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THE AMAZON XOCIETY

Our Sisters in Bondage: BLACK WOMEN STRIPPED

Copied From: FEMNET
BLACK WOMEN FACE MORE SEARCHES
More black women stopped for airport searches, report says

WASHINGTON (Reuters) - Black women returning to the United States from abroad were disproportionately singled out for strip searches by U.S. Customs Service inspectors at airports, the Washington Post reported in Monday (April 10) editions, citing a new congressional report. The General Accounting Office report, scheduled for release Monday, found that black women were nearly twice as likely to be strip searched on suspicion of smuggling drugs as white men and women, and three times as likely as black men, according to the Post.

The report found the intrusive searches were not justified by a higher rate of discovery of contraband among minority groups. Only about 102,000 of the roughly 140 million U.S. citizens returning from abroad were subject to special searches in fiscal years 1997 and 1998. The GAO said 95 percent of those were given simple pat-downs and were not required to disrobe.

Another 4 percent underwent strip searches, and 1 percent were X-rayed, the Post cited the report as saying.

African-American men and women were nearly nine times as likely as white men and women to be X-rayed, while Latin American men and women were nearly four times as likely, the Post quoted the report as saying. "The most pronounced difference occurred with black women who were U.S. citizens," the Post quoted that GAO report as saying. "They were nine times more likely than white women who were U.S. citizens to be X-rayed after being frisked or patted down in fiscal year 1998. "But on the basis of X-ray results, black women who were U.S. citizens were less than half as likely to be found carrying contraband as white women," the GAO said.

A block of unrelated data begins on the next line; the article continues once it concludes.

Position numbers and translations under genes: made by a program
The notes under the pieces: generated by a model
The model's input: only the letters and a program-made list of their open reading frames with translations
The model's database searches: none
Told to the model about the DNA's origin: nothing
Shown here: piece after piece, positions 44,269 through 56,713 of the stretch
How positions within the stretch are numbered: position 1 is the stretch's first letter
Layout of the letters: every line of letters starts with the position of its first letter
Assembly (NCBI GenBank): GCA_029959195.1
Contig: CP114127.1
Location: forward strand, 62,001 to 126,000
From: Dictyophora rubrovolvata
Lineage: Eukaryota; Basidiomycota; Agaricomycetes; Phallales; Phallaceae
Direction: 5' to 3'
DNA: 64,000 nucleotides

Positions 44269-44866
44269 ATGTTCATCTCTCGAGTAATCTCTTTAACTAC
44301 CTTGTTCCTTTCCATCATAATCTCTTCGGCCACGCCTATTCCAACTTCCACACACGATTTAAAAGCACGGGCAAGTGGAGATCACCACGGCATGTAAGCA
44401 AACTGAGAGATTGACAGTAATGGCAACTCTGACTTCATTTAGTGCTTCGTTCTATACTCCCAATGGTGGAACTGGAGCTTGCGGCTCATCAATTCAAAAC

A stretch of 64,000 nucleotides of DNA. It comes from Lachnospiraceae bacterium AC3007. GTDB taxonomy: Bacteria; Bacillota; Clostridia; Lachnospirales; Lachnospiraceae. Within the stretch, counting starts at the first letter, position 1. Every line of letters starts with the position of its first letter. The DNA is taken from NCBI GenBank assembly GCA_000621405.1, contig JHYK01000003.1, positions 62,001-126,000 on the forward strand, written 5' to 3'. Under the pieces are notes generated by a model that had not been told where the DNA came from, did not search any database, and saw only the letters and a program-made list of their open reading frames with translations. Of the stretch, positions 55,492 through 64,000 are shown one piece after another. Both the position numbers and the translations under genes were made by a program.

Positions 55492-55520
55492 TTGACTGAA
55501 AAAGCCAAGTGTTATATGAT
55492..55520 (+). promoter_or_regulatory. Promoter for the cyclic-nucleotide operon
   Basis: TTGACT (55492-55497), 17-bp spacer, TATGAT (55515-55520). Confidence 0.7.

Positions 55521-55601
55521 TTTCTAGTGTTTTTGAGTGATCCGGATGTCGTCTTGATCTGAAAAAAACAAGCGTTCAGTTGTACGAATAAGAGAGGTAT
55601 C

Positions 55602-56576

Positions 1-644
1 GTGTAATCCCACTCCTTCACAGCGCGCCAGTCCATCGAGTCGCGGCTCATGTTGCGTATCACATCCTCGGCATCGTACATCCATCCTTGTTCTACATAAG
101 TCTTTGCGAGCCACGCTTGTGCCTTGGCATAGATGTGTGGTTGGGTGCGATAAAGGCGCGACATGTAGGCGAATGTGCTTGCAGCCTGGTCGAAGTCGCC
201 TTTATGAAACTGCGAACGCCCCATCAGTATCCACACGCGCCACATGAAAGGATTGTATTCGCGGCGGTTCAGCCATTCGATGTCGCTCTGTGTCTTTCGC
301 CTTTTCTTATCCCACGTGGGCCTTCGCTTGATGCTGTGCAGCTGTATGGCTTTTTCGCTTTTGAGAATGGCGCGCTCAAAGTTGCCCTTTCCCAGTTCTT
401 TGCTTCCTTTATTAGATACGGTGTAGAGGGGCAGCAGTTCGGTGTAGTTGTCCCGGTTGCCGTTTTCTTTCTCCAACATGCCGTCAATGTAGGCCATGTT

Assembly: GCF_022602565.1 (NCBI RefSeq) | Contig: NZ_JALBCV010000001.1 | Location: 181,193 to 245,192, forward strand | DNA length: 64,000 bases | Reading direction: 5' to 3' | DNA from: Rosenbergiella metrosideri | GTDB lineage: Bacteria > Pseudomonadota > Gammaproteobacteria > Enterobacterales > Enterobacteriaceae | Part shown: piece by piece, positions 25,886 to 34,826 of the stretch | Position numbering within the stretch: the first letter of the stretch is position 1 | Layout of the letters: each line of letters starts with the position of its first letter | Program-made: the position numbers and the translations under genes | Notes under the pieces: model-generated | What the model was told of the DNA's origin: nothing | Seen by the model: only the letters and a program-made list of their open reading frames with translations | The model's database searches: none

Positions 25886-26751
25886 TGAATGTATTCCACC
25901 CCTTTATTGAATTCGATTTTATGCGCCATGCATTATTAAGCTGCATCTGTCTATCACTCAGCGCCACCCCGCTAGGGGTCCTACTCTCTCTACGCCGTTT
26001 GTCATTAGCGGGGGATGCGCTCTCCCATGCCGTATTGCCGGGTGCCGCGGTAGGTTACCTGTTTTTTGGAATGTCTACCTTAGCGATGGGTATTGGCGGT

The GAO report followed two years of criticism by minority women in Chicago and other cities who have complained of "racial profiling" and humiliating treatment by inspectors at airports. U.S. Customers Commissioner Raymond Kelly told the Post the agency had tightened up search procedures and put its lawyers on 24-hour duty to advise inspectors who detain travelers suspected of smuggling drugs or other contraband.

But he said the agency did not condone racial profiling. "We have made it clear to our people that racial profiling will not, cannot, be tolerated," the Post quoted him as saying. Customs officials told the Post the number of intrusive searches has dropped by about half, and those that are conducted are far more likely to turn up drugs.

But GAO found that some passengers were more likely than others to be forced to undergo an intrusive search.


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